Maryland plaintiff’s lawyers and defense lawyers are always fighting over venue. Venue in Maryland simply refers to the physical location of the trial. Although it may not seem just, different cases have different values depending on where the lawsuit is brought. Some areas of Maryland have a jury pool which is very conservative while others have a more liberal jury pool. The value of the lawsuit, as opposed to the loss, is drastically affected by venue. The differential in lawsuit value, based upon venue, holds truest in personal injury case. The same case, with the same facts and injuries, is worth substantially less on the Maryland Eastern Shore versus Prince George’s County, for example. We know this because we can track jury verdicts over time and determine a pattern.
A sharp Maryland personal injury lawyer will recognize the importance of venue, recognize the best venue for his client, and file the lawsuit in the best venue for his client. The hard part is often keeping the case in the plaintiff’s venue of choice. Often times a good defense attorney will ask the Judge to move the case to a different venue or court because of inconvenience to the witnesses. This is called a motion for forum non conveniens. I recently had a case involving the wrongful death of a minor which occurred in Carroll County, Maryland. Venue was also proper in Baltimore City because one of several defendants conducted business in Baltimore City. I filled suit in Baltimore City and the defense attorney immediately moved to transfer the case to Carroll County arguing that the trial in Baltimore City would be inconvenient to the witnesses. We won and the value of our lawsuit rose dramatically, even though the facts of the case had not changed.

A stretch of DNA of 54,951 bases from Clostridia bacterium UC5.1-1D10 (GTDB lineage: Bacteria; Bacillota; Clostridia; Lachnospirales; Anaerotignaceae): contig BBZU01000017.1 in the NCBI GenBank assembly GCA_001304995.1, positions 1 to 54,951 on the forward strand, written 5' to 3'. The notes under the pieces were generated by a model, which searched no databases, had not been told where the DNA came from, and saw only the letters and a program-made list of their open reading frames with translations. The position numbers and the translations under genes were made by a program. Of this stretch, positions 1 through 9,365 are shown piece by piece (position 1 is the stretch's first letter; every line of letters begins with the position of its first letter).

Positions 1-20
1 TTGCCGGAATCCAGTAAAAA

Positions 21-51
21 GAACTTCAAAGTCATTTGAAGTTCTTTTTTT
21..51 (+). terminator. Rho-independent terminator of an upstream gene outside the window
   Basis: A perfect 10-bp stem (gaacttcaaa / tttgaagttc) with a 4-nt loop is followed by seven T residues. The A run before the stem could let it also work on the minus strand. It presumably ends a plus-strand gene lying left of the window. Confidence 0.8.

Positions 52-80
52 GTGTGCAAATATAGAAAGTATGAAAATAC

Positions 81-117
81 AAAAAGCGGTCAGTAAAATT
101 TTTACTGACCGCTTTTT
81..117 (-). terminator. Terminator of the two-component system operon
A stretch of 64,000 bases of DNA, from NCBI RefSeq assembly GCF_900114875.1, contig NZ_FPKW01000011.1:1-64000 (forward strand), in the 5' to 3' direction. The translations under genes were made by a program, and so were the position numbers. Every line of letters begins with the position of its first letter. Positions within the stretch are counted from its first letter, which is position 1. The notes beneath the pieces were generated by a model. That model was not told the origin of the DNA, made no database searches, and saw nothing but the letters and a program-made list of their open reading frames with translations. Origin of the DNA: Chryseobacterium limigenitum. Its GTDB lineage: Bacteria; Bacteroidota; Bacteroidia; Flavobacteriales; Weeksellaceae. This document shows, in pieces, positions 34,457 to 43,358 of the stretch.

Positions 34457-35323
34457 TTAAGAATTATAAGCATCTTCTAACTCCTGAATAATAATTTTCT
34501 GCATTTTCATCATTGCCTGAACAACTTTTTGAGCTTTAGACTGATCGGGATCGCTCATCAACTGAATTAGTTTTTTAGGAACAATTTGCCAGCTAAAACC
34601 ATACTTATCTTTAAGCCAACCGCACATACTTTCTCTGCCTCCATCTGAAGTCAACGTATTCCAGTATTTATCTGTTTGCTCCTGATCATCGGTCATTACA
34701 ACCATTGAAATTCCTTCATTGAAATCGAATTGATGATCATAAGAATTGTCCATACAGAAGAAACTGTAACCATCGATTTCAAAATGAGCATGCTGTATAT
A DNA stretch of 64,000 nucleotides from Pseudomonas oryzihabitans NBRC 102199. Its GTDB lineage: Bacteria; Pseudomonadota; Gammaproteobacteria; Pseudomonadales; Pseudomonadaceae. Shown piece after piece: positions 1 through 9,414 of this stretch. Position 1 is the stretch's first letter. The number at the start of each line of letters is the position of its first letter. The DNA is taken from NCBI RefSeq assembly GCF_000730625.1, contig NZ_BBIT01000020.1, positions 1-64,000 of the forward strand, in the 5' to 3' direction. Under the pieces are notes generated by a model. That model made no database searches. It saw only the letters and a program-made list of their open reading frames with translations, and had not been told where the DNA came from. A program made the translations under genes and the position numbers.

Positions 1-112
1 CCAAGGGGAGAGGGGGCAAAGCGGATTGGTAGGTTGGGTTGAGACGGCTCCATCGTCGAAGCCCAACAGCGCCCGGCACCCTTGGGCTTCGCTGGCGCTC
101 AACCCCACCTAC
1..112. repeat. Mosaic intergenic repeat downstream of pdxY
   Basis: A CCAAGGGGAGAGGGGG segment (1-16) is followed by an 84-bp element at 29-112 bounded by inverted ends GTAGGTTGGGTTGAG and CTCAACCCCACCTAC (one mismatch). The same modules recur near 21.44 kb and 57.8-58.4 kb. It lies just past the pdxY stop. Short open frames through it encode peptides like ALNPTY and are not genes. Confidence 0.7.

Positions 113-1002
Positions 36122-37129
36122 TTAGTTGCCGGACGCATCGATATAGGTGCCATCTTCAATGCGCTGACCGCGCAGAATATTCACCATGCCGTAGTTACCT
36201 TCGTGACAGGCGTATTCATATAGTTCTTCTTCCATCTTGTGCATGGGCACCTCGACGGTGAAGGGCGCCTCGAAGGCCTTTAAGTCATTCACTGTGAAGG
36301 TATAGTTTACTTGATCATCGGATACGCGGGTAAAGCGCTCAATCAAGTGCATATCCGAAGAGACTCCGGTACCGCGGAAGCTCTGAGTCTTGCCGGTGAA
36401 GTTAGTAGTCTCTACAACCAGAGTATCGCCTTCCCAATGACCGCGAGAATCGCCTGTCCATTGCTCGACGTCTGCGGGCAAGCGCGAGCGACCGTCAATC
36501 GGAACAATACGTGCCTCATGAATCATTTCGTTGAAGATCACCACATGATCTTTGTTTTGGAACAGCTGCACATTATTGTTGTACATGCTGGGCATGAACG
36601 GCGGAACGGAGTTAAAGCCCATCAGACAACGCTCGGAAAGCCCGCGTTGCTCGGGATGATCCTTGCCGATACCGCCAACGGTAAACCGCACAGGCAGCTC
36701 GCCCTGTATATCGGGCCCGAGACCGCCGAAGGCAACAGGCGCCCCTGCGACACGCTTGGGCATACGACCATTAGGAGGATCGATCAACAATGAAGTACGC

In that case, the defendants filed their Motion to Transfer Venue pursuant to Maryland Rule 2-327(c), claiming that the appropriate forum is in Carroll County, Maryland under the doctrine of forum non conveniens. The Defendants alleged in support of their motion that (1) the Circuit Court for Carroll County would be the most convenient forum for the trial of this case; (2) an evaluation of private interests suggest conducting the trial in Carroll County would be “easy, expeditious and inexpensive”; and (3) “public interests weigh in favor of transferring the matter the Circuit Court for Carroll County[,]” including court congestion, burdens on jury duty, and that the “citizens of Baltimore City have few if any ties to the circumstances surrounding the death.”
Although the Court has discretion to transfer the action to another competent jurisdiction at the Defendants’ request, the Court cannot grant Defendants’ request to transfer unless the Defendants have met their heavy burden of proving that the balance weighs strongly in favor of the Defendants. In its determination, this Court must consider two basic factors: (1) convenience; and (2) the interests of justice. The Court found simply that the defendants failed to meet their burden in proving both factors.